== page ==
The Latest on the London high-rise fire (all times local):
European researchers say that the Grenfell Tower disaster is now the deadliest fire in mainland Britain since they started keeping close records at the start of the 20th century.
London police say that 79 people are now believed to have died in last week's high-rise apartment building fire.
The Emergency Events Database at the Universite Catholique de Louvain in Belgium compiles natural and man-made disasters around the world. The database tracks fires from 1900 to the present.
It says that the Grenfell fire ranks above the fire at Bradford City Stadium in northern England on May 11, 1985, when flames swept through the wooden stands and killed 56 people.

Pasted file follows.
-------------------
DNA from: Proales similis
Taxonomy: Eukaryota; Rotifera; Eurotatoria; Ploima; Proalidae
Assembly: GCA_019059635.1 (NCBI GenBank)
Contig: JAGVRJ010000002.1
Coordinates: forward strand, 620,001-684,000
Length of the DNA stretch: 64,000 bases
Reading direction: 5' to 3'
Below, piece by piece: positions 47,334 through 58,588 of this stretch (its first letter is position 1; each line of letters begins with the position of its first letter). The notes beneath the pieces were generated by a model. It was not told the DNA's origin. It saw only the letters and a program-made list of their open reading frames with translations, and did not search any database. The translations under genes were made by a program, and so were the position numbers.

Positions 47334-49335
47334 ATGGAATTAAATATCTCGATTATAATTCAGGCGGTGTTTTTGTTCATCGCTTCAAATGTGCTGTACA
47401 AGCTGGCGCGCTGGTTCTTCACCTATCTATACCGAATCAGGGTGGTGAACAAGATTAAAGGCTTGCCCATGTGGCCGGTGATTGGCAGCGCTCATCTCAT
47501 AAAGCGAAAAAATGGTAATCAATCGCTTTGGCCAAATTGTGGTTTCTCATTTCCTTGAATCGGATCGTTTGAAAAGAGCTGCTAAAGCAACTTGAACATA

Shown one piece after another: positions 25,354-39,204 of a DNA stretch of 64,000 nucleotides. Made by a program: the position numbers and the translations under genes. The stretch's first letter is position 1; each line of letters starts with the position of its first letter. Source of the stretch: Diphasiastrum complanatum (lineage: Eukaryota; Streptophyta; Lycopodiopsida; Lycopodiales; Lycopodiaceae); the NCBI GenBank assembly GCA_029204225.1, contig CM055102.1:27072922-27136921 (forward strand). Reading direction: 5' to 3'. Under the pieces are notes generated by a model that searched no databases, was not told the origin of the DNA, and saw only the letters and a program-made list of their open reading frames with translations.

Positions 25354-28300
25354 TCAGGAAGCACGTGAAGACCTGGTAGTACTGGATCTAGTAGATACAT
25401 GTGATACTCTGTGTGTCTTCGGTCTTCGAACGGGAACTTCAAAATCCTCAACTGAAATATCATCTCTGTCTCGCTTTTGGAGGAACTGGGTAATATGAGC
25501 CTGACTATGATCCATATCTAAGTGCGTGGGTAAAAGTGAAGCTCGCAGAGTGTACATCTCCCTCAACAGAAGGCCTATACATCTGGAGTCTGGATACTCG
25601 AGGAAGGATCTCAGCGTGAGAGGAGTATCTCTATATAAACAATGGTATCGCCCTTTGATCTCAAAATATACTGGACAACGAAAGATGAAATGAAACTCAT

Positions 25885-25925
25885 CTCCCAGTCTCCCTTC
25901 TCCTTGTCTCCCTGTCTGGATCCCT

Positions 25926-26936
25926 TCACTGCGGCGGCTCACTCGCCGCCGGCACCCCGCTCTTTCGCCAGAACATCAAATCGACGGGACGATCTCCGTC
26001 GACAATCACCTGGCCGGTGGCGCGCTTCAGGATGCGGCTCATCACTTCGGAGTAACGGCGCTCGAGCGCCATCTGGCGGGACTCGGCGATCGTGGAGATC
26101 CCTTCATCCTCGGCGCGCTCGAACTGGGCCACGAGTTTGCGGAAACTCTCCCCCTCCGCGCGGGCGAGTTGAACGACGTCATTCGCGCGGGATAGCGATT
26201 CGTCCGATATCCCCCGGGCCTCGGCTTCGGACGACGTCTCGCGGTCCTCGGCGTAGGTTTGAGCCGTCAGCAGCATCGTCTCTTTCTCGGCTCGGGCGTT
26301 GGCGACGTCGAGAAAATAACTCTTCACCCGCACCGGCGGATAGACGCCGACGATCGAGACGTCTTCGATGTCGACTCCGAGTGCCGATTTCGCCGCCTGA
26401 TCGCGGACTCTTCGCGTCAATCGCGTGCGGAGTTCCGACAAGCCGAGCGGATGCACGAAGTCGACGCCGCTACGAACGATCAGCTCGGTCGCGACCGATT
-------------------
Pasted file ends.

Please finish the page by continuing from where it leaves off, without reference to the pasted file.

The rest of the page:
Britain has held a moment of silence for the 79 people who are believed to have died in the high-rise fire in West London.
Emergency service workers bowed their heads in respect to the victims of the catastrophic blaze.
The fire ripped through the 24-story tower early Wednesday. Two British officials have said that new exterior cladding used in a renovation of Grenfell Tower may have been banned under U.K. building regulations. The paneling has been blamed for quickly spreading the flames.
London police say that the number of dead or missing in the high-rise apartment building fire is now 79.
Police Commander Stuart Cundy gave the new figure during a statement outside Scotland Yard on Monday. The previous figure given was 58.
Cundy says the new number may change as investigation continues. He said that the search and recovery operation in the 24-story Grenfell Tower continues, and it has been incredibly distressing for families.
He said that "it's hard to describe the devastation the fire has caused." Cundy added that authorities are investigating whether any crimes had been committed in the fire.
Two British officials said Sunday that new exterior cladding used in a renovation of Grenfell Tower may have been banned under U.K. building regulations.